It’s time for your regularly scheduled departure from the usual diet and training escapades.
That’s right, my fellow chin-scratchers, it’s time to don your thinking caps because this episode is part of my non-fitnessy series with Pat Flynn in which we discuss philosophical topics.
What makes this episode particularly special, though, is we’re joined by Dr. Jim Madden in my first roundtable format podcast.
Like Pat, Jim is also into lifting heavy things (especially kettlebells), but he’s also trained in philosophy. Jim has a PhD from Purdue, and is a professor of philosophy at Benedictine College, prolific lecturer, and author, including his book, Mind, Matter, and Nature: A Thomistic Proposal for the Philosophy of Mind.
And as a refresher, Pat Flynn is a fellow podcaster and author with a deep understanding of philosophy and religion.
While I’m not an expert in philosophy, I do have an abiding interest in the area–particularly in ideas I can use to improve my life and that I can share with other people to make their lives better. Plus, I’ve gotten great feedback on these philosophical tangent podcasts and always enjoy my conversations with Pat.
In this episode, Jim, Pat, and I are talking all about consciousness and the philosophy of mind. Specifically, we discuss . . .
- Materialism and metaphysics
- Ethics and moral considerations (and how harm exists beyond the physical)
- Their thoughts on reincarnation, near-death experiences, and what the science says about them
- Rational commitment versus delusion (and what that means for faith, marriage, etc.)
- The utility of ignoring emotion and how feelings can directly affect perception
- Recommended resources for people interested more in the philosophy of mind
- And more . . .
If any of that wets your whistle, listen to this episode and let me know what you think!
5:42 – Why does consciousness matter?
12:57 – What are we and what does it mean to have a mind?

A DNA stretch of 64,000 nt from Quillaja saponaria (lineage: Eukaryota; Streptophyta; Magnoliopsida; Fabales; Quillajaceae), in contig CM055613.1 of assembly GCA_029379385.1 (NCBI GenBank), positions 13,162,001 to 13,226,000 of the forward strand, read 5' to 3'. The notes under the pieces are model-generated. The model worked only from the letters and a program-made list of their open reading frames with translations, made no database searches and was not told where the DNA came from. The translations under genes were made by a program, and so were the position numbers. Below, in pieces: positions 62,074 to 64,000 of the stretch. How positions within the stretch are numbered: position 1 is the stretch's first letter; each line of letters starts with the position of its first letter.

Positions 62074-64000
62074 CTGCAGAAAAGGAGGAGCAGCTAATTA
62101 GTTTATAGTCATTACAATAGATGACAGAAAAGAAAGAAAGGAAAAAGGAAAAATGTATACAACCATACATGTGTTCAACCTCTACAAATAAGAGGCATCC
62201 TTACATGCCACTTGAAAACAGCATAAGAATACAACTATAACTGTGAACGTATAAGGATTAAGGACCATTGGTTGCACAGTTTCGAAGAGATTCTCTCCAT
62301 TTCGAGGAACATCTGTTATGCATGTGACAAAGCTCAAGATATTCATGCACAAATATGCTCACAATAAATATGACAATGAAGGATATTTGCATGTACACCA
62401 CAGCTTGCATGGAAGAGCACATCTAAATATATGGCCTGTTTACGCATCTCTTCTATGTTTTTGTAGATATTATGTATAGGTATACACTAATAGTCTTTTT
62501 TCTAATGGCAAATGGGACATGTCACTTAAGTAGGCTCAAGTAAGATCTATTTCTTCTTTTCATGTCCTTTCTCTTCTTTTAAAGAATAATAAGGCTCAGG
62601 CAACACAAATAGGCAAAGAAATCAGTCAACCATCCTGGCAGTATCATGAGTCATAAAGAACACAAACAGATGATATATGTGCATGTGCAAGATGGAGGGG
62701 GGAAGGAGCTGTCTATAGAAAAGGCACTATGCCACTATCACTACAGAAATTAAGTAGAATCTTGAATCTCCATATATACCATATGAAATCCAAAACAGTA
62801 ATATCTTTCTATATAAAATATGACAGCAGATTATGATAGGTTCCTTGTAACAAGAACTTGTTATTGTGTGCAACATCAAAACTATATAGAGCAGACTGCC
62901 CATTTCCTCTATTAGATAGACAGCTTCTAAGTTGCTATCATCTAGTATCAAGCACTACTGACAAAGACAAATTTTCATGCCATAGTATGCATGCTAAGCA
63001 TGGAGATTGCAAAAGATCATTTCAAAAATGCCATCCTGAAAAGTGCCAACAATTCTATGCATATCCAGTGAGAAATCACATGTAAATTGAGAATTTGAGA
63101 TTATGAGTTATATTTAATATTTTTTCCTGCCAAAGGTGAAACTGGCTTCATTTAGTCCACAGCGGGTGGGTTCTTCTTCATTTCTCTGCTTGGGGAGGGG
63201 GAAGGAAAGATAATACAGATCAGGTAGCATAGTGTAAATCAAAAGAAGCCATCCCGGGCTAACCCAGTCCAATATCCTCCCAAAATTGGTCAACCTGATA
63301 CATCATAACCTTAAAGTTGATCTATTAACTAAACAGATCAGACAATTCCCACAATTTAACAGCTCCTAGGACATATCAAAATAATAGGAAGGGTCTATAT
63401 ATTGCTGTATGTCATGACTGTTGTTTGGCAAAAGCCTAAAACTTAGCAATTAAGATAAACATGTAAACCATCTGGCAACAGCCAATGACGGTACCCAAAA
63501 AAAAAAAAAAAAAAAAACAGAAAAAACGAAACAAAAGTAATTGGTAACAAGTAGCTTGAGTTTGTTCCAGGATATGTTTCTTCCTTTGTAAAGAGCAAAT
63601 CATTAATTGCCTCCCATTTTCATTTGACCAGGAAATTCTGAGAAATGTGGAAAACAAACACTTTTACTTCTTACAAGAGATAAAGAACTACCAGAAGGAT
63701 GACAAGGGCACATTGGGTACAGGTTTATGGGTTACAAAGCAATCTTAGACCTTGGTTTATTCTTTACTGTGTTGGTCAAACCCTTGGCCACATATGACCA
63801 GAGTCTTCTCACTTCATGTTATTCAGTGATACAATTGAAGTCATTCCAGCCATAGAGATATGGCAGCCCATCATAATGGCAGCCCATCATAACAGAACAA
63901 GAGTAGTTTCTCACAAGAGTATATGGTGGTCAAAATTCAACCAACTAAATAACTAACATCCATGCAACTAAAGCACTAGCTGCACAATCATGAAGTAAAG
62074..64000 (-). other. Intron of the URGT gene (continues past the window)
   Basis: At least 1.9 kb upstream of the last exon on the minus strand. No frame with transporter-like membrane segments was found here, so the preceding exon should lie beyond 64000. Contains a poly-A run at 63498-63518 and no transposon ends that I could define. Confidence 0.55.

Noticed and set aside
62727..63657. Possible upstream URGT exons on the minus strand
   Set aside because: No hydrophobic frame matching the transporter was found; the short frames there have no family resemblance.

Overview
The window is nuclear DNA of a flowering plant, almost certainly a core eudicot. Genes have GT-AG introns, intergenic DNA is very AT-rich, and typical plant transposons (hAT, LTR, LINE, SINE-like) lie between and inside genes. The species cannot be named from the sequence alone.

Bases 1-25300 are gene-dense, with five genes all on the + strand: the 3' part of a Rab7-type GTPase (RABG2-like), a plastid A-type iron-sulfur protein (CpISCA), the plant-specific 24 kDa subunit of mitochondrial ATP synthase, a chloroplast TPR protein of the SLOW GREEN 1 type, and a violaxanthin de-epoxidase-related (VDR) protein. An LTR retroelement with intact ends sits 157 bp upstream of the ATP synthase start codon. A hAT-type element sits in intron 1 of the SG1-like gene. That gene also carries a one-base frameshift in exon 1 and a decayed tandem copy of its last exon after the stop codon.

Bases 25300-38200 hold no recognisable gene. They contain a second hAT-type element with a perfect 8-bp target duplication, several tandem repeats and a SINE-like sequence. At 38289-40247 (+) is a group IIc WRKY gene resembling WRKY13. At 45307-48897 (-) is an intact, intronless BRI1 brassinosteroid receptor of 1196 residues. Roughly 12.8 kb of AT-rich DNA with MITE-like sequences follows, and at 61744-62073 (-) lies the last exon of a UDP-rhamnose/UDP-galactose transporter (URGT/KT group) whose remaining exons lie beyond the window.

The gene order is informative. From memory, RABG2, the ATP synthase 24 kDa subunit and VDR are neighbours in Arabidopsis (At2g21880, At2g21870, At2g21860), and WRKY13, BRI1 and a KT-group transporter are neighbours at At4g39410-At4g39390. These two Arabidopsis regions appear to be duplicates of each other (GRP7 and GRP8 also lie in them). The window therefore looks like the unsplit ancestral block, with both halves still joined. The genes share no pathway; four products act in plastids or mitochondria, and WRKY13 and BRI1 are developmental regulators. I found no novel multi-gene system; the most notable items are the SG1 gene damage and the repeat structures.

28:26 – What are your thoughts on reincarnation?
Mentioned on The Show:
What did you think of this episode? Have anything else to share? Let me know in the comments below!
Mike: Hi there, I’m Mike Matthews. This is Muscle Life and welcome to another episode. Thank you for joining me today for one of my departures from the Usual Diet and Training escapades. This episode is for my fellow Chin Scratchers, who like to dawn their thinking caps from time to time because it’s part of the non Fitnessy series of episodes I’ve been doing with Pat Flynn from Chronicles of Strength for a couple of months now, where we discuss philosophical things, religious things, political things, you know, relatively uncontroversial.
Frivolous topics. And this time it’s actually a round table discussion because Pat and I are joined by Dr. Jim Madden, who is also into lifting heavy things incidentally, especially Kettlebells. But he is a professor of philosophy at Benedictine College. He is a prolific lecturer. He is an author of several books and has a PhD from Purdue.
And in this discussion, pat, Jim and I get into consciousness and the philosophy of mind. Specifically, we talk about materialism and metaphysics. We talk about ethics and moral considerations, and particularly how harm can exist beyond just the. Physical realm. I get some of their thoughts on reincarnation and near death experiences, and particularly on the scientific literature around these phenomena, which does exist and is probably more robust than you’d think.